Amidst a debut season full of murder, madness and man-eating, Hannibal's penultimate episode has arrived. Already! Surely not, we’re still starving for more. Hopefully these last two dishes will be filling ones, then. It's hard to tell, given that I have no idea what a 'releves' is.
After last week's damp squib of an episode (even if it did manage to rid us of Eddie Izzard's irritating stand-up comedian come scenery-chewing surgeon) Graham is already in a pretty dark place. While recovering in hospital, he visits an old face (she who cannot recognise faces herself, Georgina Madchen from Buffet Froid) for reassurance, answering some of the questions which trouble his own increasingly damaged mind. If she can make a recovery, surely he can too? And is it really possible to turn serial killer without knowing it yourself? Such questions reverberate throughout Releves, along with the question 'what the hell is a releves?' No sooner has Will gone on his less-than merry way though, than poor Georgina dies – in the oddest of circumstances. It's a less baroque demise than most denizens of the series manage, more befitting an episode of CSI than Hannibal.
An open and shut case of suicide, then, figures Crawford. But Will is convinced that Georgina was murdered most foully. If anyone should know, it's Will Graham, a version of The Mentalist for serial killers. It's his design.
Elsewhere, Lounds and Abigail Hobbs are hard at work on her book. Spending too much time around serial killers and delicate criminal psychiatrists has obviously done her no good, as she's as fragile as the best of them. What better for her mental health, then, than a road trip with Will Graham? This can come to no good, especially with each suspecting that the other is the 'copycat' killer still on the loose. And if they say the name 'Garrett Jacob Hobbs' one more time, I may just throw something at the television. Garrett Jacob Hobbs this, Garrett Jacob Hobbs that.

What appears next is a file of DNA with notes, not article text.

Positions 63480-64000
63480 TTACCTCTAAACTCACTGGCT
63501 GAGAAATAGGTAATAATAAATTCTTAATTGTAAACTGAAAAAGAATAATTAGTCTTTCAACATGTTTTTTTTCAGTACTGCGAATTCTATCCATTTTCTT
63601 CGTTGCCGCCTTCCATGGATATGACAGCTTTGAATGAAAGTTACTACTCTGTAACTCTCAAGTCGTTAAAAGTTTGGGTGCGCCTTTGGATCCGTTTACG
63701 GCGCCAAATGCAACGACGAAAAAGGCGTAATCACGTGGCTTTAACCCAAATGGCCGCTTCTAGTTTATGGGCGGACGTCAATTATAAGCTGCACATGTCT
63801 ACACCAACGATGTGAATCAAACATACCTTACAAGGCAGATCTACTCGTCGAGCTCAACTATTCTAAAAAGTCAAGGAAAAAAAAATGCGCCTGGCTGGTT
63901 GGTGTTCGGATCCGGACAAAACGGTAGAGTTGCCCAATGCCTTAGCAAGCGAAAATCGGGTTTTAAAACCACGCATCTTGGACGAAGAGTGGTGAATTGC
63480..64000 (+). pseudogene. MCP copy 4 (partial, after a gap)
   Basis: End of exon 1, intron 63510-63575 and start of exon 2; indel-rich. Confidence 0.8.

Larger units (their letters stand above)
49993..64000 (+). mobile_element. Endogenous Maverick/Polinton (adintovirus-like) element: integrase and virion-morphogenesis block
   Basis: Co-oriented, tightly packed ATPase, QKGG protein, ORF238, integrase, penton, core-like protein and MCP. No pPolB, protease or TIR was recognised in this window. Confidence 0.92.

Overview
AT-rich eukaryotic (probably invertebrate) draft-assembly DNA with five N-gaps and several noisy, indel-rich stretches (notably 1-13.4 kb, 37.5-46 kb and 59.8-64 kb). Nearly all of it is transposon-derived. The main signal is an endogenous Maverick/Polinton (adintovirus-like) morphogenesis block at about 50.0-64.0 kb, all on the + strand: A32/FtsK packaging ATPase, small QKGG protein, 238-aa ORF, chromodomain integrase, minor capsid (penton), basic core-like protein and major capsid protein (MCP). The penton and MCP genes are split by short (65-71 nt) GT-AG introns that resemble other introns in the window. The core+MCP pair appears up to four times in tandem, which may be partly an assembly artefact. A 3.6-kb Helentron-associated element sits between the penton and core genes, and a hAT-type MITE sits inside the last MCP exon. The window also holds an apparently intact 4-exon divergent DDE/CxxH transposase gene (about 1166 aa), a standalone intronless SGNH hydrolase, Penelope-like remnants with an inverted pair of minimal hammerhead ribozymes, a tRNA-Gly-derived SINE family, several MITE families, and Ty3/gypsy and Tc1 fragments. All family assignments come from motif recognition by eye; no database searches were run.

Worrying for Will's mental health and suspecting that the good doctor might know more than he lets on, Crawford pays a visit to Hannibal's own psychiatrist, Gillian Anderson. While no one knows Doctor Lecter's true persona, folks are starting to see a little beyond the smooth, suave facade. Even Hannibal himself seems ruffled. Could his friendship with Will be genuine? It certainly seems that way, even as he continues playing his malicious games. This also gives Mads Mikkelsen opportunity to practice a few other emotions outside of Hannibal's comfort zone. It may all be a show put on by his person suit, but it's fun all the same. Hugh Dancy plays a treat too, making us really feel for poor Will and his plight. He still seems vaguely annoying at times, but it's hard not to sympathise with the man. Has there ever been a protagonist so disturbed and put-upon in recent years? Hopefully Series Two (the institution years, I should expect) will bring us Will assisting Crawford and the FBI from the confines of a mental institution, like some sort of reverse Red Dragon or Silence of the Lambs.
Whatever happens, we're definitely heading for a showdown. And poor Abigail Hobbs, having just discovered Hannibal's true nature? Things look even worse for her. A releves, by the way, is a second meat course, or a dish served between the soup and entrée. It feels vaguely insubstantial, if I'm being honest, but then, they do want to save room for the final bite. I'm salivating already.